Should I Avoid GMO’s?

For my very first review, let’s start with a controversy everyone is familiar with: Genetically Modified Organisms (GMOs/GM foods) also referred to as genetically engineered (GE foods). Full disclosure, I bit off way more than I could chew for this one. If anyone is interested in investigating a more narrow subcomponent of GMO safety, let me know and I’ll revisit the topic. There was just no way to thoroughly evaluate all the literature here without spending another 2 years in grad school.

So, what exactly are genetically modified foods?

These are seeds or even animals in which scientists physically change the DNA on purpose. For example, they might put genes from bacteria into corn DNA. This does not happen in nature. Why would they want to do this? Usually it’s so they can spray herbicides (Roundup) and pesticides without harming the crops. Sometimes it’s to make the food taste better or become easier to eat. Sometimes, it’s to add nutrients, like beta-carotene, to less nutrient dense foods, such as rice.

One of this biggest fears people originally had when scientists started making genetic modifications was that they could be putting allergenic proteins into otherwise harmless foods. There was a specific kind of genetically modified corn (StarLink), that caused anaphylactic reactions in a few people who ate taco shells made from that corn. This corn had not been tested or approved for human consumption and accidentally wound up in some crops. Since then, safety standards have increased.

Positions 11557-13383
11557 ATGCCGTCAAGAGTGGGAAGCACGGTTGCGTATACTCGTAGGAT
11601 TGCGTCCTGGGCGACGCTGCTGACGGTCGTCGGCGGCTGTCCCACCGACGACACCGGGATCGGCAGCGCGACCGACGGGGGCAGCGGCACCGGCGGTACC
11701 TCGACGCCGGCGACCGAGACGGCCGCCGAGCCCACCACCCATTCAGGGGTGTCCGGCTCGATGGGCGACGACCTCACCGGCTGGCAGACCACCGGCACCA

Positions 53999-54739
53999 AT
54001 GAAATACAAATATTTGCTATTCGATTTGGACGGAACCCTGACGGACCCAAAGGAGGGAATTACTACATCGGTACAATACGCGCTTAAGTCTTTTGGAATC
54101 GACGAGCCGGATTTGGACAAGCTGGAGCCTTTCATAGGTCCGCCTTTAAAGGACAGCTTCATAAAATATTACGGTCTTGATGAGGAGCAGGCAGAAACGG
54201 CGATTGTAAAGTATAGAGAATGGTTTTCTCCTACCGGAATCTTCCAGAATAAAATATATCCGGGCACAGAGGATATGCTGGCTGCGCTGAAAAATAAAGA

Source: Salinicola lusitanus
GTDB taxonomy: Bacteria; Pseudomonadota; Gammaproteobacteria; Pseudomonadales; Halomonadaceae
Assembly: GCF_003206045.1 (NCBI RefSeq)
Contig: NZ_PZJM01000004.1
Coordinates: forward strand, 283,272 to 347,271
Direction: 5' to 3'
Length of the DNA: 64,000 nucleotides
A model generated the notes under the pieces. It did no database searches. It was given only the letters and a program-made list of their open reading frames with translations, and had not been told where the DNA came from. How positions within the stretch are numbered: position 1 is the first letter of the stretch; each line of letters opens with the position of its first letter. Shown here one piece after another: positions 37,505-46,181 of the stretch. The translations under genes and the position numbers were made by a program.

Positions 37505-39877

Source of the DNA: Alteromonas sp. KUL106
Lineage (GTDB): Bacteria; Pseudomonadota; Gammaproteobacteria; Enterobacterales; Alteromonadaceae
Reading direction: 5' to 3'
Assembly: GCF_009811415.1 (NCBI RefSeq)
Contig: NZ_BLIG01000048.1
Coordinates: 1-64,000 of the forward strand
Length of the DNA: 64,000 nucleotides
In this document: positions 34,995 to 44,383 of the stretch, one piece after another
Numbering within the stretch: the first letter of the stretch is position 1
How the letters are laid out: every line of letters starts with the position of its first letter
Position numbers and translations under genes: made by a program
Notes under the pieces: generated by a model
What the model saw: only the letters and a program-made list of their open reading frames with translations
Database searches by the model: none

Scientists must compare the new proteins they add to a food to a list of proteins that tend to cause allergic reactions in people. This list includes the proteins from foods which cause 90% of allergic reactions: milk, eggs, fish, shellfish, tree nuts, peanuts, wheat, and soy. If there is any way the body could mistake the new protein for an allergen, it can’t be approved. For example, one team wanted to increase the nutritional content of soybeans by adding a protein from a Brazil nut. Their research showed that people who were allergic to Brazil nuts might have a reaction if they ate products made from these soybeans. So they discarded the idea.

It’s important to remember that if a person was allergic to conventional soybeans, they’ll probably be allergic to GM soybeans too. However, there are some experiments underway that use GM to REMOVE allergens. Although it is not available yet, scientists are trying to genetically modify wheat so that it won’t harm people with celiac disease (please don’t start thinking about gluten just yet…I’m saving that for another review).